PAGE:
Children's Literacy Round-Up: Gregory Maguire, King and King, and Kids Building Libraries
Pararescuemen in Action: Michael Sandler

Doctor Ted: Andrea Beaty

Book: Doctor Ted
Author: Andrea Beaty (see also the Three Silly Chicks Blog)
Illustrator: Pascal Lemaitre
Pages: 32
Age Range: 3-7

Doctor TedBackground: I met Andrea Beaty at the Kidlitosphere conference in Chicago last fall, and have long been a reader of her blog (with two other writers), Three Silly Chicks. I have heard great things about her most recent picture book: Iggy Peck, Architect, though I must confess that I haven't had a chance to read it. When Andrea asked me if I would like an advance review copy of her upcoming picture book, Doctor Ted, I took one look at the cover, and jumped at the opportunity. And I must say that I am now completely in love with Doctor Ted.

Review: Doctor Ted, written by Andrea Beaty and illustrated by Pascal Lemaitre, is a delightful picture book about a resolute young bear who takes playing doctor seriously. After he bumps his knee one morning, Ted concludes that he needs a doctor. He looks around his room, but he can't find a doctor. So Ted decides to become a doctor. He dons a lab coast, stethoscope, and cap, and sets up a doctor's office in his room. Since not too many patients turn up in the room, however, he eventually branches out. He gleefully sizes up his fellow students in school (an array of different animals) as potential clients, and eventually plies his skills on his teacher and his principal. Sadly, however, his well-meant advice is not always well-received. But Ted persists, and eventually saves the day.

This book is laugh-out loud funny. Ted prescribes crutches for his teacher's "mumps" (which are really chubby cheeks), and a shot for his Principal's "bad breath". He also takes note of ailments like gingivitis and foot odor, and always has a solution to propose. Andrea Beaty's tone is perfect - not mocking Ted, but taking him seriously, in a 100% kid-friendly manner. For example, after a tough day at school: "That night he took two cookies and went straight to bed."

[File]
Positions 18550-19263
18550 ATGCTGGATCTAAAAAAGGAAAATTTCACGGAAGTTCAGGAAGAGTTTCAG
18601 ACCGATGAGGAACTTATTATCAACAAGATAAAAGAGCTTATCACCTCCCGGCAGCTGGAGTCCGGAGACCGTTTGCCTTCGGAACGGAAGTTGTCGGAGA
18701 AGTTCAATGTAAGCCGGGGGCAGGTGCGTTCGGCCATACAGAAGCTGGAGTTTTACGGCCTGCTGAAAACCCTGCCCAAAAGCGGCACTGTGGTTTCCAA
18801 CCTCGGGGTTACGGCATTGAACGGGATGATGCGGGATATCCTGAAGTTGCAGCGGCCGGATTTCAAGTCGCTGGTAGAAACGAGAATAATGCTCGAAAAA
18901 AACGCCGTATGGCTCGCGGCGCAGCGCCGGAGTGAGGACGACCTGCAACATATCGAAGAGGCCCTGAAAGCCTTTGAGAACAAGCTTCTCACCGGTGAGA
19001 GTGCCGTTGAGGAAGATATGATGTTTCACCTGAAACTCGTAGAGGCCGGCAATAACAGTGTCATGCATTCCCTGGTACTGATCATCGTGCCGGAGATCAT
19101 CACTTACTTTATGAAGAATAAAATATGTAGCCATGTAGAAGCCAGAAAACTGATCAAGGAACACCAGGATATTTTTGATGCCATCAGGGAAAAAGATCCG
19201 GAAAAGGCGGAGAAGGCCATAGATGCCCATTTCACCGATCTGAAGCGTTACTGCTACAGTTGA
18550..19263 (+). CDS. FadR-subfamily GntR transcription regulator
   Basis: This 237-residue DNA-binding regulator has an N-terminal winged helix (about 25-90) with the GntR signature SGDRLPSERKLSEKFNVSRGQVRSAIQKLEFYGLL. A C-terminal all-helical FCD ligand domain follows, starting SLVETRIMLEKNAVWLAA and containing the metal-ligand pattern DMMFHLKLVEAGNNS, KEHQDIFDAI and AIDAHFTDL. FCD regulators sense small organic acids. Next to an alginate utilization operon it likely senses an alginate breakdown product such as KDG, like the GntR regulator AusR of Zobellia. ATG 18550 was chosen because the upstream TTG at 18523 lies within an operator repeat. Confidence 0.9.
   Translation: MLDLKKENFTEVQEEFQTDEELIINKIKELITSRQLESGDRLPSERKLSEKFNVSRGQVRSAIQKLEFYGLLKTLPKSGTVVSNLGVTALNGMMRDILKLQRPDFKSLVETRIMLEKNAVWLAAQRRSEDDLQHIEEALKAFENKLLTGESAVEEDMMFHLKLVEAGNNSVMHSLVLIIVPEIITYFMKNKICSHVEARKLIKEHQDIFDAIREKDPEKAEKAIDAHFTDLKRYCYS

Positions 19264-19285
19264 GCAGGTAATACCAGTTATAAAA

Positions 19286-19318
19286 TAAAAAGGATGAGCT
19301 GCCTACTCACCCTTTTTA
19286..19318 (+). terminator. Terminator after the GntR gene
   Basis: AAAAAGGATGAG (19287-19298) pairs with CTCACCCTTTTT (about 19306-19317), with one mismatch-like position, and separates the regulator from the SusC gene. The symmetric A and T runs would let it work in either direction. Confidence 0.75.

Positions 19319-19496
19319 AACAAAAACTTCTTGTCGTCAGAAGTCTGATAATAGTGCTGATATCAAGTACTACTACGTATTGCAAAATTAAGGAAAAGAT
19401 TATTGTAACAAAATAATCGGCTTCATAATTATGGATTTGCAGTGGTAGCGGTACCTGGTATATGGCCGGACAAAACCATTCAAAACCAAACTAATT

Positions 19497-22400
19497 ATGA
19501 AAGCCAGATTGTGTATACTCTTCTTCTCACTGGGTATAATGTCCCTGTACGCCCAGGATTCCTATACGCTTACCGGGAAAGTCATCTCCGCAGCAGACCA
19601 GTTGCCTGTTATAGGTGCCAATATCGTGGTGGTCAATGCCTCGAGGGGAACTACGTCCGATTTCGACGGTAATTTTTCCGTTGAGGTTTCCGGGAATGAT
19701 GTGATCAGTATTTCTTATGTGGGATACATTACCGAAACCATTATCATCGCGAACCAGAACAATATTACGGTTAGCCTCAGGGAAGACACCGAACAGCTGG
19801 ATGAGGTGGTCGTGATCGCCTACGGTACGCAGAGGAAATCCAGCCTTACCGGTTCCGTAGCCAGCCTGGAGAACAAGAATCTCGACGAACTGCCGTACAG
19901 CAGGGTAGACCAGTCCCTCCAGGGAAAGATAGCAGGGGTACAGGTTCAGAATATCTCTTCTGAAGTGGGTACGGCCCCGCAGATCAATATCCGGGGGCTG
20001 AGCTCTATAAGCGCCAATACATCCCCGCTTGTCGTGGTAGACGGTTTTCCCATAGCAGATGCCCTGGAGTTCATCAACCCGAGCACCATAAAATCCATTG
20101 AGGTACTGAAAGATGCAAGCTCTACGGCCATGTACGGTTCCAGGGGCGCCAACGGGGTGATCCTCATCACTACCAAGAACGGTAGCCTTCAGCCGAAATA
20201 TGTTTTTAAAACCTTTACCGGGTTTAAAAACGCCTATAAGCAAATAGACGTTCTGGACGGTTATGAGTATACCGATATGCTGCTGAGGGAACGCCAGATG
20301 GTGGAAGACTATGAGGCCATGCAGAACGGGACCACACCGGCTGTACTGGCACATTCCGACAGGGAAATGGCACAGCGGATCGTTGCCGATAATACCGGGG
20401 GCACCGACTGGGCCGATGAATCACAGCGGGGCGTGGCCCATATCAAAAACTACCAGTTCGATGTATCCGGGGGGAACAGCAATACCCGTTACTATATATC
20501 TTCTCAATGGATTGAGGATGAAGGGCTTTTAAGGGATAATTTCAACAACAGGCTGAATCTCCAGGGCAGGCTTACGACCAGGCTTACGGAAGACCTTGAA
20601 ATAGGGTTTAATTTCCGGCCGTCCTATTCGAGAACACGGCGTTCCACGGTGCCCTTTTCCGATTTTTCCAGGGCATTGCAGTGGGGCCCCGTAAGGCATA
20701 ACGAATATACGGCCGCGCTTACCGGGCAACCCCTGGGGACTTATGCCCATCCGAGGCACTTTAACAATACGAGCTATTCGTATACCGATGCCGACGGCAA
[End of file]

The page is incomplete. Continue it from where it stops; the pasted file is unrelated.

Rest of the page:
Complementing the humorous text, Pascal Lemaitre's digitally colored brush-and-ink illustrations are a joy. Some simple illustrations are full-page, such as a picture of Ted, standing proud after he first becomes a doctor. Other pages feature more detail, sometimes in a series of panels on the same page. These panels often convey action. The colors used throughout are lively and unexpected, such as a pink and purple hallway and breakfast table at Ted's house, and a teacher who is a purple cow in a red spotted dress. Amusing details often lurk in the background, like the posters on the wall of Ted's classroom.

My favorite picture is of Ted, lying dejected in bed, still in his doctor outfit. His little doctor bag is on the floor, next to a book with a skull and crossbones on the cover. At the foot of his bed is a lab chart, with a red graph pointing downwards, reflecting Ted's mood.

I don't know what more I can say. I love this book. Doctor Ted has heart and humor, and reflects the seriousness with which early elementary school children sometimes take their make-believe games. The illustrations are vibrant and engaging, and add considerably to the affection that I feel for Ted. The end of the book hints at further adventures, and I do hope that these adventures come to pass. 

Doctor Ted won't be available for purchase until April, but I'll tell you what. Just go and order it now. You won't be disappointed. This one is a sure-fire hit for parents and kids alike. Highly, highly recommended.

Publisher: Margaret K. McElderry (Simon & Schuster)
Publication Date: April 2008
Source of Book: Advance review copy from the publisher
Author Interviews: Cynsations interview with Andrea

© 2009 by Jennifer Robinson of Jen Robinson's Book Page. All rights reserved.